On a bigger scale, reducing data center carbon intensity can include augmenting, or even replacing, the electricity provided from the local power grid. For instance, despite India being in the top quintile for carbon emission intensity, certain data centers from the provider CtrlS have implemented solar technologies and other electricity-saving techniques. As a result, they have achieved LEED Platinum Certification for several Indian data centers, a recognition for buildings that strongly demonstrate environmental performance and sustainability.
Given the scrutiny and criticism they face, major technology companies have ramped up sustainability initiatives in data centers, too. Amazon AWS, Google Cloud, and Microsoft Azure have all taken steps to mitigate their data center carbon emissions. AWS is already powered by 90% renewable energy. Google Cloud aims to run on carbon-free electricity by 2030, irrespective of the energy mix of the local power grids serving its data centers.
Enhancing the electricity mix of data centers often means establishing a direct power supply nearby. For instance, Google collaborated with a wind-turbine company to construct 23 wind turbines in Chile’s Biobío region, allowing the adjacent data center to operate with 80% carbon-free energy. Likewise, nearby solar farms can be built to provide data centers with electricity. Apple even used biomass to power one of its data centers in Viborg, Denmark, though biomass remains impractical in most cases. Finally, there is speculation that Microsoft will set up micronuclear plants to power its data centers.
Another way to mitigate data center carbon output is to simply purchase carbon offsets. Microsoft Azure data centers have been carbon neutral since 2012 if carbon offsets are included in the calculation.6 Microsoft also aims to have data centers shift to 100 percent renewable energy by 2025.7 (However, note that despite its carbon neutral commitments, Microsoft Scope 3 CO₂eq emissions increased between 2021 and 2022 as outlined in their latest Environmental Sustainability Report. Scope 3 emissions contain many data center activities).8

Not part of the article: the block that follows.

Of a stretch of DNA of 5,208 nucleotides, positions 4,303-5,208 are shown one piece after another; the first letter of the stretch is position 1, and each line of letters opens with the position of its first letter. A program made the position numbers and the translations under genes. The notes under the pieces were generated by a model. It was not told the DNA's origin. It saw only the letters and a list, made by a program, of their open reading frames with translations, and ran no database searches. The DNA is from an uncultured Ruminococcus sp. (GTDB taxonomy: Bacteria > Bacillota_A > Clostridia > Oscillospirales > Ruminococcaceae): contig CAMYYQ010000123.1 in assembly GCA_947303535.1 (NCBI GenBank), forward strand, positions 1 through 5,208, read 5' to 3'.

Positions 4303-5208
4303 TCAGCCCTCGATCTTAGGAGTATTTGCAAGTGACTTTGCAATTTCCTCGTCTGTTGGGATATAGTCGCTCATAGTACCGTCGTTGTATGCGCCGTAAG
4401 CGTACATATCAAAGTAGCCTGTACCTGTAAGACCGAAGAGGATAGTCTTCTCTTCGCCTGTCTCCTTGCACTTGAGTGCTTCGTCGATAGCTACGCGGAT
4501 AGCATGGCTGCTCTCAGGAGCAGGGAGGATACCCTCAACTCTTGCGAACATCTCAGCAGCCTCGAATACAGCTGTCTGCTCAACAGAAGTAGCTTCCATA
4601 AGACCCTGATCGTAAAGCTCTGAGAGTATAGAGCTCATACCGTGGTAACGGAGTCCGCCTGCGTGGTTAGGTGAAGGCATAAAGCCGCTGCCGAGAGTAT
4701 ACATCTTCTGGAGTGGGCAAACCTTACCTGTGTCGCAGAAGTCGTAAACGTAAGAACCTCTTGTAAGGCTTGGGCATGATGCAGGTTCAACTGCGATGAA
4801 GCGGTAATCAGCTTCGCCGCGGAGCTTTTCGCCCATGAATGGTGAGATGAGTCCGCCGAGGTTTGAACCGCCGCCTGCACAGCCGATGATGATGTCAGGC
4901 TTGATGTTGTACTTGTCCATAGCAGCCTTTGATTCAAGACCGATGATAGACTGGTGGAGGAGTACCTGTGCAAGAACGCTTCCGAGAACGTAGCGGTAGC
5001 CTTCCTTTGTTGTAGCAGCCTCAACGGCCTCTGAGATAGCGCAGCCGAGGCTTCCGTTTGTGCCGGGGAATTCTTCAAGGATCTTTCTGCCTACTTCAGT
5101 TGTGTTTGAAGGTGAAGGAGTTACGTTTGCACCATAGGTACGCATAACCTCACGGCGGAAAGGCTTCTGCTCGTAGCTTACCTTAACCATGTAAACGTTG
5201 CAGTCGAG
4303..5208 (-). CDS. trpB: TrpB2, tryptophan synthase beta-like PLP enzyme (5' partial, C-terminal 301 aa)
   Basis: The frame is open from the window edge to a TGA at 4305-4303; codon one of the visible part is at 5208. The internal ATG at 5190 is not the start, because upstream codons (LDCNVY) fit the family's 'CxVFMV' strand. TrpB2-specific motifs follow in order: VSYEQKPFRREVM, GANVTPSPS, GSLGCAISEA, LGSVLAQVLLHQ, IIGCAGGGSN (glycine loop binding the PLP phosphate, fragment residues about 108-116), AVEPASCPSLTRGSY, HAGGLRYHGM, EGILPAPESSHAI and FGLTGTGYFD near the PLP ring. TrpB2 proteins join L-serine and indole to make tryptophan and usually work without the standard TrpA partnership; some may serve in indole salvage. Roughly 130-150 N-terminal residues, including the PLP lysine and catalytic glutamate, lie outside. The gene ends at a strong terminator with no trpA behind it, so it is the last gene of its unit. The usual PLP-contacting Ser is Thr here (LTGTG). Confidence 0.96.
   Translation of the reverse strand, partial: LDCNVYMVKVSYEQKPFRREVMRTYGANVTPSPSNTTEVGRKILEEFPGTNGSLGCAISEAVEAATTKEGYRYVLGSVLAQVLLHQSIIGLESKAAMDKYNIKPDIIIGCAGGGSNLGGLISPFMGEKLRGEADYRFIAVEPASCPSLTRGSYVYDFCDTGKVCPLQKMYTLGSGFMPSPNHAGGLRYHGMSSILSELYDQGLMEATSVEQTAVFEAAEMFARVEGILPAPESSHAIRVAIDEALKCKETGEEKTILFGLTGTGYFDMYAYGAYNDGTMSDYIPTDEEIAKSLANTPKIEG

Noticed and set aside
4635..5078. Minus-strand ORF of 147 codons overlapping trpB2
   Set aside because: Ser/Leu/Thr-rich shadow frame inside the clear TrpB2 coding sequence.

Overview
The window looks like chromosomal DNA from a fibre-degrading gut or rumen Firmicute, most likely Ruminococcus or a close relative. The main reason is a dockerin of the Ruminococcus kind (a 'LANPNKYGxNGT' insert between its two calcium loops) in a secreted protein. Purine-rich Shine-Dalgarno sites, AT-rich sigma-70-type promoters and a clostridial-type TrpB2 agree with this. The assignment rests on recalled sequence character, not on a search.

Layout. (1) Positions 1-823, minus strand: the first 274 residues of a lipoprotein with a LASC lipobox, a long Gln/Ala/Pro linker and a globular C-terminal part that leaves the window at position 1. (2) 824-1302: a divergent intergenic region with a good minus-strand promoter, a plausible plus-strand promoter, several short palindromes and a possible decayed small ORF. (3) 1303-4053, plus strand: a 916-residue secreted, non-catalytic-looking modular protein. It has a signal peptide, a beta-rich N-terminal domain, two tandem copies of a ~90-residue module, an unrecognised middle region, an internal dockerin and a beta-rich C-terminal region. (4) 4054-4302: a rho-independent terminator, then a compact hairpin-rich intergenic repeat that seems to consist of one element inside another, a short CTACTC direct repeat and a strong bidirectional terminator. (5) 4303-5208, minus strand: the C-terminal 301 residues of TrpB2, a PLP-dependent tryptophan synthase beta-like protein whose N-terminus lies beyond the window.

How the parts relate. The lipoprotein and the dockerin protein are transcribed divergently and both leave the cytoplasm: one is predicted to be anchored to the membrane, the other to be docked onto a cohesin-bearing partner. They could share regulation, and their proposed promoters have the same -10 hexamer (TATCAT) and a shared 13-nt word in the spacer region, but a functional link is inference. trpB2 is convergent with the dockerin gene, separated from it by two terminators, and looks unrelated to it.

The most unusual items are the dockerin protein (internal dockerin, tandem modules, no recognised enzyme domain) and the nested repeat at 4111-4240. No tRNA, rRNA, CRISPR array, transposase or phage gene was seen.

A longer-term approach involves “power purchasing agreements” (PPAs). In these arrangements, major data center providers commit to buying energy from power companies, often for periods ranging from 5 to 20 years.9 Such agreements are meant to fund the capital and infrastructure expenses needed to build renewable energy. PPAs thereby promote the gradual greening of a region's electricity mix.
These measures, combined with other strategies like more efficient computer hardware, have helped curb data center carbon emissions worldwide. Despite the massive growth in computing workloads in data centers — a staggering 550% increase between 2010 and 2018 — the electricity consumption of these centers has only gone up by 6%.
It’s important to remember that while renewables have numerous advantages over traditional sources of electricity, challenges still exist. For starters, they require vast tracts of land. In countries with densely populated regions, like Taiwan or the Netherlands, finding the necessary space can be problematic. Remote locations are often needed, which can necessitate the construction of long-distance transmission lines to deliver power to data centers, introducing further complications. For instance, these power lines and their associated infrastructure can disrupt forests, wetlands, and other pristine environments. In places with rich biodiversity, like parts of Brazil, there are concerns about potential habitat disruption.